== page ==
I found some Python code from a guy that used lots of enumeration. He probably copied the code from somewhere and did not understand it well. At the end, we have some pretty confusing code. For example, he wanted to add to a list of trusting accounts some accounts from another list, avoiding duplication. Here is his code:
The enumerate function returns both the index and the item in the list. However, the fact that he named them i and index shows me that he had no idea what the second part was about. He actually never used it, always referring to the index confusingly called 'i'.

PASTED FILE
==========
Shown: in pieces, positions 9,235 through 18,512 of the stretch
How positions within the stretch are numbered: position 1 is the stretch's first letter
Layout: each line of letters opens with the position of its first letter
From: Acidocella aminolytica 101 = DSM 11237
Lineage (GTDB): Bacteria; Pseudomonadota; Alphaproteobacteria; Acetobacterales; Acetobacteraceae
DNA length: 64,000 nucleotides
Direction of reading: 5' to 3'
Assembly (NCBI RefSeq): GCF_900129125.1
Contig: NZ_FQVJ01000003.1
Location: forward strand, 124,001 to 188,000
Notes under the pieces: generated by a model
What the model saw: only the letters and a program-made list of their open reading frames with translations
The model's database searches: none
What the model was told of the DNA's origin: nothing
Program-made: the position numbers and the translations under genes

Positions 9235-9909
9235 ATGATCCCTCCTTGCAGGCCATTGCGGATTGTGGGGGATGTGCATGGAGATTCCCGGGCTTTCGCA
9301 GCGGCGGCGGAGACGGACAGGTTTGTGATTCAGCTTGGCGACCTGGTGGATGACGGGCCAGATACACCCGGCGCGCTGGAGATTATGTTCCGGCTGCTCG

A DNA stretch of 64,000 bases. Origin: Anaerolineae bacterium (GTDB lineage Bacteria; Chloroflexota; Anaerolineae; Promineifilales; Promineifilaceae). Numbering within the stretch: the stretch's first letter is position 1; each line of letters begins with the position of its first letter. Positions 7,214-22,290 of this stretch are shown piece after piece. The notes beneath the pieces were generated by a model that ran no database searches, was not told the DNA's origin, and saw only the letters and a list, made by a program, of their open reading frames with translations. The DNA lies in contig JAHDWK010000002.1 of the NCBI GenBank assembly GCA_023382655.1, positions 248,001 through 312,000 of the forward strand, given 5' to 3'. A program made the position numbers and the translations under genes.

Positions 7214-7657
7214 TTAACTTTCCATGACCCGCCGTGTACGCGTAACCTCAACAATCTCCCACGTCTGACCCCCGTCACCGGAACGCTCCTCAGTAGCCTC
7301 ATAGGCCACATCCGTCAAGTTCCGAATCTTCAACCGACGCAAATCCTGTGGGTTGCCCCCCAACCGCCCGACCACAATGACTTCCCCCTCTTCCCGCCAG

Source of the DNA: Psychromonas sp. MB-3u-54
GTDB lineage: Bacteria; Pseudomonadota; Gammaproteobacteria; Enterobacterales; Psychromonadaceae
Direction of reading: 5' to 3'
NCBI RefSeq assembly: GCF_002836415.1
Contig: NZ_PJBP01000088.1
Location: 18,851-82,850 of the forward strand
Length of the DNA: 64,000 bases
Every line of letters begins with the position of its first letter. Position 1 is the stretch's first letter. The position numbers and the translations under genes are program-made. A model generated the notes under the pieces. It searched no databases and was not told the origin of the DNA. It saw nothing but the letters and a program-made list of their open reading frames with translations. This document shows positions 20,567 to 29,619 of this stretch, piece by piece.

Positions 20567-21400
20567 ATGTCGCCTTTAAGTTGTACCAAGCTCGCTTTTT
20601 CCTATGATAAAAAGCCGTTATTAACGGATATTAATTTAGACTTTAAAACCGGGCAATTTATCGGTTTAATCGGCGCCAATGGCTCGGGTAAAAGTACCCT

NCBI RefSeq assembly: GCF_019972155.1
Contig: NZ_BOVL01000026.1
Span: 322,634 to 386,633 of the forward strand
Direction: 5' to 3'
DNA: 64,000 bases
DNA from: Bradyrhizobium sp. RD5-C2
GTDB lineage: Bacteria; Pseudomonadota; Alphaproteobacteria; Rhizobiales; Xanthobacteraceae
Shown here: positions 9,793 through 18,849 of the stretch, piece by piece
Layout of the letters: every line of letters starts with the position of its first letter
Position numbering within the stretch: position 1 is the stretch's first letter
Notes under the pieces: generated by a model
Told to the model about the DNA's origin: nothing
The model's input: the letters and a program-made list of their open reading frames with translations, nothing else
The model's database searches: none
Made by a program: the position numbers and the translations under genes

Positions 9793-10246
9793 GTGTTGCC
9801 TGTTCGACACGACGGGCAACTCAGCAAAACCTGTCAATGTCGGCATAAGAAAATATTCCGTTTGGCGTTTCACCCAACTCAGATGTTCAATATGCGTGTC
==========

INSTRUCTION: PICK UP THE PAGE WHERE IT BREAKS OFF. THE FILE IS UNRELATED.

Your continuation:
The if condition is even more confusing. It triggers only if the list of accounts having the same name as the current account in the loop is empty. Simply said, it triggers if the account is not already in the list. The corrected version of the code is here:
Of course, this pattern was used in a lots of place in his code. The function for removing a list of accounts from the trusting accounts for instance looks like this:
There is an inner enumeration to find the index of the account to remove. He probably didn't know that there is a remove function in the list doing all the work. Here is the corrected code: